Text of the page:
First Look: Jessica Chastain in “Crimson Peak”

Entertainment Weekly published on this week issue the first official look of Jessica on Guillermo del Toro’s Crimson Peak! To the magazine, Jessica talked a little about the film:

It was really draining, emotionally and spiritually. The experience took more out of me than enything I’d ever done. When I finished I had to take some time off.

Check HQ scans in our gallery:

“The Disappearance of Eleanor Rigby” DVD/Blu-Ray Release Date

The DVD/Blu-Ray release date for ‘The Disappearance of Eleanor Rigby‘ was announced. It will be available on digital download on January 23, 2015 before heading to DVD, Blu-Ray™ and On Demand February 3, 2015. Both the DVD and Blu-Ray™ include bonus films, THE DISAPPEARANCE OF ELEANOR RIGBY: HIM and THE DISAPPEARANCE OF ELEANOR RIGBY: HER, giving the consumer the complete picture of the story as it was intended to be seen. The film has a running time of 123 minutes and is rated R for language.

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Read the full announcement on Awards Circuit.

Jessica talks “A Most Violent Year”, “Crimson Peak” and more

In a new interview to Indiewire, Jessica talks about A Most Violent Year, the crazy press schedule for Interstellar, her love for Crimson Peak… and all before flying to Budapest to shoot The Martian. Busy bee!

With “Interstellar” you did the biggest press tour you’ve ever done in your life.
I never had a press tour like that. I’ve never been in a movie that big. We had four premieres. And each city we went to we had TV junkets and it was a complicated thing for me to talk about. You’re not supposed to give away spoilers. It was an interesting experience. It’s such a huge press tour for a film that you’re not really allowed to talk about.

You shot “A Most Violent Year” while you shot “Crimson Peak,” right?
Oh my gosh. Flying back and forth to Toronto. I don’t think I’ll ever repeat that. I’m glad I did it because if I hadn’t done it, I would never have been in this film, and I love it so much. Wait until you see “Crimson Peak” because these characters are so different. I’m the English governess in it. A completely different energy.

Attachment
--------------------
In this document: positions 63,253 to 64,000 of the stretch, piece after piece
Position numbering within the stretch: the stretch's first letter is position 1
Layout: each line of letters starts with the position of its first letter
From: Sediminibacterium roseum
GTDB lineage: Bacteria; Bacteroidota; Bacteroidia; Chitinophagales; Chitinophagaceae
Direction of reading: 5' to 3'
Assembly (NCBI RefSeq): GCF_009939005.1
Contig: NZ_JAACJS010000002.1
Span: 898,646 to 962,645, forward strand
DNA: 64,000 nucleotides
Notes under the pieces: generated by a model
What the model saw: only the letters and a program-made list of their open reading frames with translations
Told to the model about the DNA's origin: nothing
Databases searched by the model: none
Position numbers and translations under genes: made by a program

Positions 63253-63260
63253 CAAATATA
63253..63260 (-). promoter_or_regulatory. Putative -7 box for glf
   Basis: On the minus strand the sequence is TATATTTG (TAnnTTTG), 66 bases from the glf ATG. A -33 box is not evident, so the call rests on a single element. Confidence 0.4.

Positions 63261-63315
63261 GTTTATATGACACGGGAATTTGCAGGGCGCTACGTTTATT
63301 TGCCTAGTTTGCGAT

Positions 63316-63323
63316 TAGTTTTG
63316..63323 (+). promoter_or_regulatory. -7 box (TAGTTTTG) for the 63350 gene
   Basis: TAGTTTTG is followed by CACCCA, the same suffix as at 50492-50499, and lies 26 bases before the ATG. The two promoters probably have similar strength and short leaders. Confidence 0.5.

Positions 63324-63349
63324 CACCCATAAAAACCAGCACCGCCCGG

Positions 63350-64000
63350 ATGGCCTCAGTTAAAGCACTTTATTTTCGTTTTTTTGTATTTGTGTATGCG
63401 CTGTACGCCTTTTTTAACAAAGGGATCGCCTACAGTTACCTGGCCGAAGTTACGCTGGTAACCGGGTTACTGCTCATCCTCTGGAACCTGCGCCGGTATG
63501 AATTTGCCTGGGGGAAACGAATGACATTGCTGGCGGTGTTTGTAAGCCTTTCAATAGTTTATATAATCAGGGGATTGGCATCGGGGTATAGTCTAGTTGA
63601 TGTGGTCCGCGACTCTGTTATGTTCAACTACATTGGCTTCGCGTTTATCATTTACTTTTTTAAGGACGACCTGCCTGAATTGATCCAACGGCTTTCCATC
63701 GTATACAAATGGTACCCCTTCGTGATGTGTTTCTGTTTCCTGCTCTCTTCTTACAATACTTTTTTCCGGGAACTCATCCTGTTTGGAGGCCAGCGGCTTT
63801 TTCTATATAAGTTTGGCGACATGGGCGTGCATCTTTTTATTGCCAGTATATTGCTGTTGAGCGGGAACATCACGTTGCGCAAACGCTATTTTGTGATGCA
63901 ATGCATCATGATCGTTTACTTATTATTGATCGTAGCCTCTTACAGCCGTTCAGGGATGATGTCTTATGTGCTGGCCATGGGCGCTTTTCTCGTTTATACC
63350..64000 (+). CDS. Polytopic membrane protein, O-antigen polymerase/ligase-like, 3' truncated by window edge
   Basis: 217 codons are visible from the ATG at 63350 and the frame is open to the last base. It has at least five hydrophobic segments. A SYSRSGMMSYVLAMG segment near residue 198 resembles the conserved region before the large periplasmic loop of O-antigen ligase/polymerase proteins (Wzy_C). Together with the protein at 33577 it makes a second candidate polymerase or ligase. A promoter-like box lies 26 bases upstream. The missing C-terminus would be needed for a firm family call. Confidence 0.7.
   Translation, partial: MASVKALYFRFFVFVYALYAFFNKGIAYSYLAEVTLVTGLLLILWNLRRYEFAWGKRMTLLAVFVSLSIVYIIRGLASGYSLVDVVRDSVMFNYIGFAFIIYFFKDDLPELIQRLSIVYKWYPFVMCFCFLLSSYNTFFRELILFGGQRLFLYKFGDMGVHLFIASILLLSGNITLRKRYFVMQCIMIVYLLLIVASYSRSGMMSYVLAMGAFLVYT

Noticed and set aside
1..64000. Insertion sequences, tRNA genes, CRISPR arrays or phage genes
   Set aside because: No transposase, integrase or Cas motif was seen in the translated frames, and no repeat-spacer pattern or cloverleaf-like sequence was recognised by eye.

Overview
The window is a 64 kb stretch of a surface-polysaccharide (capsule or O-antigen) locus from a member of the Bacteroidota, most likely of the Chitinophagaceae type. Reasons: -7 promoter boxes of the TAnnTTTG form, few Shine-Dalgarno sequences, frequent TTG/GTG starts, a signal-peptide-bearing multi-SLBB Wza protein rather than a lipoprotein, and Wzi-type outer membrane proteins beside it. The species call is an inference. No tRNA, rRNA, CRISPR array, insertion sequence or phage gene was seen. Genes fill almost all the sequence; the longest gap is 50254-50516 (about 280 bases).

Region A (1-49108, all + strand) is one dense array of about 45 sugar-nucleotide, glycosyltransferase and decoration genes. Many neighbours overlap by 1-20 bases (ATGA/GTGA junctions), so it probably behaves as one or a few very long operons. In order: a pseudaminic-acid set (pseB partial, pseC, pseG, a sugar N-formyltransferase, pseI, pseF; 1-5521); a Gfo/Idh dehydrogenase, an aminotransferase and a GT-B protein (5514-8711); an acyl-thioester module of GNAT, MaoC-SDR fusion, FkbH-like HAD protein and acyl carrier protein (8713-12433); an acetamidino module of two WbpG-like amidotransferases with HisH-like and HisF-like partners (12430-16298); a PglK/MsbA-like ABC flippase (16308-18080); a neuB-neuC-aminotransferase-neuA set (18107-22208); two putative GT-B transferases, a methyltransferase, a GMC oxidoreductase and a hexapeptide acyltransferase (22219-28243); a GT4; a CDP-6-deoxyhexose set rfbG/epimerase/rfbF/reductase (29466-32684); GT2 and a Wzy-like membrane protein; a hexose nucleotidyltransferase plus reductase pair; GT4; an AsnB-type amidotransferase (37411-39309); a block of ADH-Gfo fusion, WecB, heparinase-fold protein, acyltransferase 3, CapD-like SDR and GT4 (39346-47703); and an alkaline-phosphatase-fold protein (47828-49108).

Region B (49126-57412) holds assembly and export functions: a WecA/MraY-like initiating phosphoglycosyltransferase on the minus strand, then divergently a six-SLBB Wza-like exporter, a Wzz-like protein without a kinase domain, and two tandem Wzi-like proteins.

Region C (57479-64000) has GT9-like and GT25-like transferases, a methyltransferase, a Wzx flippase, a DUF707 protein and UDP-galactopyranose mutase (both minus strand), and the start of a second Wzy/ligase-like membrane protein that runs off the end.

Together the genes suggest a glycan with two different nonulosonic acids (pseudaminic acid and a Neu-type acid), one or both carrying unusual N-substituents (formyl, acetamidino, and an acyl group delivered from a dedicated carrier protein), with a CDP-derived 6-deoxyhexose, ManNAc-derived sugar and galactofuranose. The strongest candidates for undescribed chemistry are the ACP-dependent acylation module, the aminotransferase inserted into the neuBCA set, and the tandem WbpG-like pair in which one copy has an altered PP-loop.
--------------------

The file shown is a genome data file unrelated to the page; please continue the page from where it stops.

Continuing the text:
You use a lot of interviews as a platform to demand for better roles for women in film, but it’s clear you’re managing to find them. Is it just luck?
I’m lucky. When I speak out I’m not doing it from a selfish place because I get incredible opportunities. I get incredible roles and experiences with these wonderful filmmakers. I’m speaking out as an audience member who is going to the cinema and noticing there’s a problem here because I don’t see women being represented. I don’t see Asian-American actresses begin represented. I don’t see women in their 60s being represented in film. I want to see incredible actresses like Sarah Paulson and Lily Rabe in movies. There are these really fantastic actresses out there, but there are so few opportunities.

You’re one of the most outspoken actresses working in Hollywood today. Did you have a really strong female role model growing up?
For me, it’s more like, I always root for voices in society. There are groups of people that have, growing up, felt like they don’t have a voice. And I don’t think that’s right. I recently did an interview with, and I love him so much, Xavier Dolan, and he said that beautiful thing at Cannes about Jane Campion. He said that growing up as a gay man, he kind of connected to women because of a need to be heard. Everyone wants to be seen and to be heard. And that’s what I want to fight for. That’s why I talk about Asian American actors or African American women. I’m an audience member first, and when I go to see a movie, I want to see the voices of everyone.

Read the full interview at Indiewire’s website.

Jessica receives London Film Critics Nomination

The London Film Critics’ Circle has announced the nominations for its 35th annual awards ceremony and, once again, Jessica received a supporting actress nomination for her work in A Most Violent Year – which got another nomination to Kasia Walicka-Maimone for Technical Achievement Award in costumes.

SUPPORTING ACTRESS OF THE YEAR
Patricia Arquette – Boyhood
Marion Bailey – Mr Turner
Jessica Chastain – A Most Violent Year
Agata Kulesza – Ida
Emma Stone – Birdman

The winners will be announced at a ceremony on Sunday 18 January 2015 at The May Fair Hotel.

Jessica receives “Critics’ Choice” Nomination

The nominees for 2015 Critics’ Choice Awards were revealed and Jessica was nominated as Best Supporting Actress for her work in “A Most Violent Year“, alongside the already announced MVP in Films. It was the only nomination for Jessica and for A Most Violent Year, but Interstellar received 7 nominations including Best Young Actress to lovely Mackenzie Foy, Best Cinematography and Best Sci-Fi/Horror Movie.

BEST SUPPORTING ACTRESS
Patricia Arquette – Boyhood
Jessica Chastain – A Most Violent Year
Keira Knightley – The Imitation Game
Emma Stone – Birdman
Meryl Streep – Into the Woods
Tilda Swinton – Snowpiercer